As handwavey as the study Elias was talking about is (and as Mark points out, it’s pretty handwavey, that’s a fair critique), I think it’s still indicative of a problem.

    Big numbers are kind of a hobby of mine.  Most people don’t really grok what it means for somebody to have ten million dollars.  Ten billion in net worth?

    Six orders of magnitude.  To put that in perspective… Jupiter’s mass is only 300-odd times that of the Earth… three orders of magnitude.  The mass of the freaking sun is 330,000 times that of Earth, that is six orders of magnitude.

    Someone who is a tens of billionaire is to Burt – what the Sun is to the Earth.

    Now, in celestial mechanics, there’s a reason why we have two different taxonomic classes for those two things…Report

    • I disagree. The problem with using this as a metric of inequality is that it’s so incredibly easy for the average person to wind up with a negative net worth even if by other measures they would be quite well off, while it’s also not terribly difficult to wind up with a positive net worth even if by most meaningful measures one would be quite poor.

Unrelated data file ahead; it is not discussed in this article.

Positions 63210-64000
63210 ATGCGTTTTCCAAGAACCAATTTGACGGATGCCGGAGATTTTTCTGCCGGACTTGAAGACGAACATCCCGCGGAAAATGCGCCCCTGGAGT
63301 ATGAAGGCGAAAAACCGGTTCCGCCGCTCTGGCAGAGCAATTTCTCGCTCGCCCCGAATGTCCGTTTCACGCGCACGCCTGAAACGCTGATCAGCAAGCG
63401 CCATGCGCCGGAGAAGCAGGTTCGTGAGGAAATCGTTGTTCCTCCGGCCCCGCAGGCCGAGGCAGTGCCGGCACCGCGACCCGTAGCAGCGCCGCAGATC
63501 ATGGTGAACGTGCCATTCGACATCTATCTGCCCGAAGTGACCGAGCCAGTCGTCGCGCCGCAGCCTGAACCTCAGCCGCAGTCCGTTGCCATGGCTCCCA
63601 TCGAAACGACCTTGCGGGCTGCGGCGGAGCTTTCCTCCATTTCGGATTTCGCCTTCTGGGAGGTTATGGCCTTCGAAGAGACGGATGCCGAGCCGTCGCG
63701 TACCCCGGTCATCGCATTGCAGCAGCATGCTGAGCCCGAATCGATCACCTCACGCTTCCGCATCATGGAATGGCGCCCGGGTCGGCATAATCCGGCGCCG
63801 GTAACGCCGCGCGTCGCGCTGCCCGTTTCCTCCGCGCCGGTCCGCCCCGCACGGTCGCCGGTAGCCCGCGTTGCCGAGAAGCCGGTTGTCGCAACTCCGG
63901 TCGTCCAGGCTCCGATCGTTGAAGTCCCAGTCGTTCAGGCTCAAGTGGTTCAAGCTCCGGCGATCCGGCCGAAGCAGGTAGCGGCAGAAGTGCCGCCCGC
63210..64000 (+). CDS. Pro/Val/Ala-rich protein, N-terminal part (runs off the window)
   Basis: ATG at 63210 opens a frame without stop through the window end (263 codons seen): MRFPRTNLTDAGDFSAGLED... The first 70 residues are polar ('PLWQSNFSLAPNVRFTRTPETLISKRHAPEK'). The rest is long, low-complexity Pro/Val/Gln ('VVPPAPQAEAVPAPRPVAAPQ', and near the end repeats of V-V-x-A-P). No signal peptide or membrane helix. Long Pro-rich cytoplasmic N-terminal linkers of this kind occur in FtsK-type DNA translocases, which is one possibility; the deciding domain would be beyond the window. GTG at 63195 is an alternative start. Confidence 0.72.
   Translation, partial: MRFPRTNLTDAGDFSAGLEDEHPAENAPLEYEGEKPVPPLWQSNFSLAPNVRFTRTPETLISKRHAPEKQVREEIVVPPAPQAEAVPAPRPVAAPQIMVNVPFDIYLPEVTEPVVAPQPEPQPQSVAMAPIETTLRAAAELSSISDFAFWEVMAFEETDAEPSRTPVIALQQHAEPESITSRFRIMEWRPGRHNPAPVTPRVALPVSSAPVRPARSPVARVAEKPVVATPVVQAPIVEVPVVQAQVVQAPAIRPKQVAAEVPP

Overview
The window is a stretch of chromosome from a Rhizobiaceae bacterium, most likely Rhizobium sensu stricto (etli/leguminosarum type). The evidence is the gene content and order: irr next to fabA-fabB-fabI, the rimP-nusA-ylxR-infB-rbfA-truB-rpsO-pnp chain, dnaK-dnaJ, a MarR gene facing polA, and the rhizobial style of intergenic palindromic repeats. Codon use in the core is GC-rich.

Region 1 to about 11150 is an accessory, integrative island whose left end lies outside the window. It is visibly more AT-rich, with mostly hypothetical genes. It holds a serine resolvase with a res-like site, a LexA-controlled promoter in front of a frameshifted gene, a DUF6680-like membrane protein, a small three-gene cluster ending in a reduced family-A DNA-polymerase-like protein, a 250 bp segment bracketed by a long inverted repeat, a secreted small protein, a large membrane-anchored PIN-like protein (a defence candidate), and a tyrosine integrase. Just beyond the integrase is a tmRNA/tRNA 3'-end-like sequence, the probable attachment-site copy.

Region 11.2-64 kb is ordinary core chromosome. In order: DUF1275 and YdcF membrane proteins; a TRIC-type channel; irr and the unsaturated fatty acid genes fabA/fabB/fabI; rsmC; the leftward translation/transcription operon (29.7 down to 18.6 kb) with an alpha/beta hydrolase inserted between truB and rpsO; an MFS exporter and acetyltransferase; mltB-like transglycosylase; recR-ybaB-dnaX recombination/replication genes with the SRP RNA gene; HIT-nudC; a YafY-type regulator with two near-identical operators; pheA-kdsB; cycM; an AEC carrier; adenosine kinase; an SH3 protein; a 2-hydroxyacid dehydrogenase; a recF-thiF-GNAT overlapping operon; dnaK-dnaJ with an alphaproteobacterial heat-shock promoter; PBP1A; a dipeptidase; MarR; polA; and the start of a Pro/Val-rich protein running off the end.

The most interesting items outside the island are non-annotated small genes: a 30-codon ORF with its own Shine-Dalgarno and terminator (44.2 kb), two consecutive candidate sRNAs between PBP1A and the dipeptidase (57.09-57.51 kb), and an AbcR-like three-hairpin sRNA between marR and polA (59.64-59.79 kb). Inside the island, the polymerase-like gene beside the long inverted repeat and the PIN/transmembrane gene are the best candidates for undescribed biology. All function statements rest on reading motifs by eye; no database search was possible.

The vastly better metric for wealth inequality would be just to look at assets, though even that would have it’s flaws. There is a reason after all why we usually talk about income inequality rather than wealth inequality- the latter is extraordinarily difficult to measure in a way that makes any real sense, while the latter provides a pretty good picture of actual economic inequality on aggregate (though not necessarily in the specific).Report

  8. Avatar Jaybird says:


    (If the cartoon isn’t visible, you can see it here.)Report

  9. Avatar dexter says: